The question of whether or not Google is a media company was one of the central themes of the Siklos article. As many of you know, Google is steadfast in its denials that it is a media company, a position which I've challenged in this column before. The way I see it, Google's role relative to content creators and content companies is not unlike the role that publishers, media networks, or syndicates play relative to editorial staffs in traditional media. Google controls the revenue in its partnerships. The company can hire, fire, or replace content providers in its network at will, just as publishers do with their editors, reporters, and correspondents. Google unilaterally sets and adjusts the revenue splits for the vast majority of its network publishers. It is in charge.
This position of revenue stream control for so many content companies is what has gotten the attention of other commentators. Robert Young of GigaOm penned a very insightful piece about Google last week. In the article, he argued that Google is well down the path to controlling the marketplace for buying and selling all advertising--controlling advertising's operating system--much the way that Microsoft took control of the operating system for personal computers and personal computing software.
Is that what is going on here? Is Google on the verge of controlling the OS of advertising? I don't think so. I don't think that this self-proclaimed "non-media company" is anywhere near that yet. However, I do believe that the company is well on its way to becoming the media industry's MOST DOMINANT publisher. They certainly aspire to control the distribution, packaging and monetization of the world's content.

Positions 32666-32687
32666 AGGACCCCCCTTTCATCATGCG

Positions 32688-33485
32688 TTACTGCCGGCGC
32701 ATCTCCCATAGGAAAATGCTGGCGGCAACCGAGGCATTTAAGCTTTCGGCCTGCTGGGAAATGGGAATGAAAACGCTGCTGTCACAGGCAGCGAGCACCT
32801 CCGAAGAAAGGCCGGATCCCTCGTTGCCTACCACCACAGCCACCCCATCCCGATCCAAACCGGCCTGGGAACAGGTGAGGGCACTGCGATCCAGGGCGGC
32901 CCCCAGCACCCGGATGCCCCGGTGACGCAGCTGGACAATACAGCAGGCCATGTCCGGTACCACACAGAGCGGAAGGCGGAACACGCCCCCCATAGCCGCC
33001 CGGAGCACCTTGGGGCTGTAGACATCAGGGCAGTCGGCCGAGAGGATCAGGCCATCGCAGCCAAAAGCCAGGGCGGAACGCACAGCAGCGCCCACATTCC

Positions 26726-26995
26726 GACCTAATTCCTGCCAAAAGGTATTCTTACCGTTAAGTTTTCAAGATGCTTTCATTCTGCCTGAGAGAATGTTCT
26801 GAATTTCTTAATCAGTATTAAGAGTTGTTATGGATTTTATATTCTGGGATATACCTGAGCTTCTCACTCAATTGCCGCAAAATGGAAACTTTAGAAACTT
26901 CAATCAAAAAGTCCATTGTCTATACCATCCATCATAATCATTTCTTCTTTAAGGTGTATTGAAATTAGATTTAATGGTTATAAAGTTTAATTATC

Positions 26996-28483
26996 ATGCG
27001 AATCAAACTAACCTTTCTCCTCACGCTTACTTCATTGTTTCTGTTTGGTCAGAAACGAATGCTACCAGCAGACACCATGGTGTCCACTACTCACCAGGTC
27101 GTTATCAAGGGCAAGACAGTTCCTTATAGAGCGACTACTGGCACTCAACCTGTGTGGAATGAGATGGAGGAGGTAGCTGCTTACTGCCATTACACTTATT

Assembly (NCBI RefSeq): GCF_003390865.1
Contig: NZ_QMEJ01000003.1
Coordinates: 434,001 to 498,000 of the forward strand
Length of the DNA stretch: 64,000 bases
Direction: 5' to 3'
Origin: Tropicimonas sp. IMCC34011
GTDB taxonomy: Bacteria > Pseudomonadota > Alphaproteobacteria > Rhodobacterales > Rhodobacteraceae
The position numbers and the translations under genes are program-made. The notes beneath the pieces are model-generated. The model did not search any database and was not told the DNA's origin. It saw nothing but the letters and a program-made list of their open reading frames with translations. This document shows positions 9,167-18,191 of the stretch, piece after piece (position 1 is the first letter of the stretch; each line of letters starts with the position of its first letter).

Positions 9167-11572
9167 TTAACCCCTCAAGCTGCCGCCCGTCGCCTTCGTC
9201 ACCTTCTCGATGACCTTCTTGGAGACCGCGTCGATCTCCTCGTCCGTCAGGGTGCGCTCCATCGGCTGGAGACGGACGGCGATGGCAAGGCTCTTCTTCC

Might this position be eventually extended to an operating system-like dominance in the entire advertising eco-system and all of its delivery systems and device? I don't think so, at least not for a long time. Of course, I think that it was just last week that Google's Schmidt also said that he believes that mobile advertising will become so powerful that mobile phone and mobile phone services will be free, subsidized by advertising. Subsidized by Google advertising, I imagine :)
How will this all play out? Will we find ourselves in the future talking to our friends on our Google phones while watching GoogleBoxOffice dramas - you know, "It's Not Television, it's GBO"--on our Google TVs while listening to recent cuts from UGoogle2, the hot Irish band, on our GooglePods? Imagining it certainly makes for good theater. What do you think?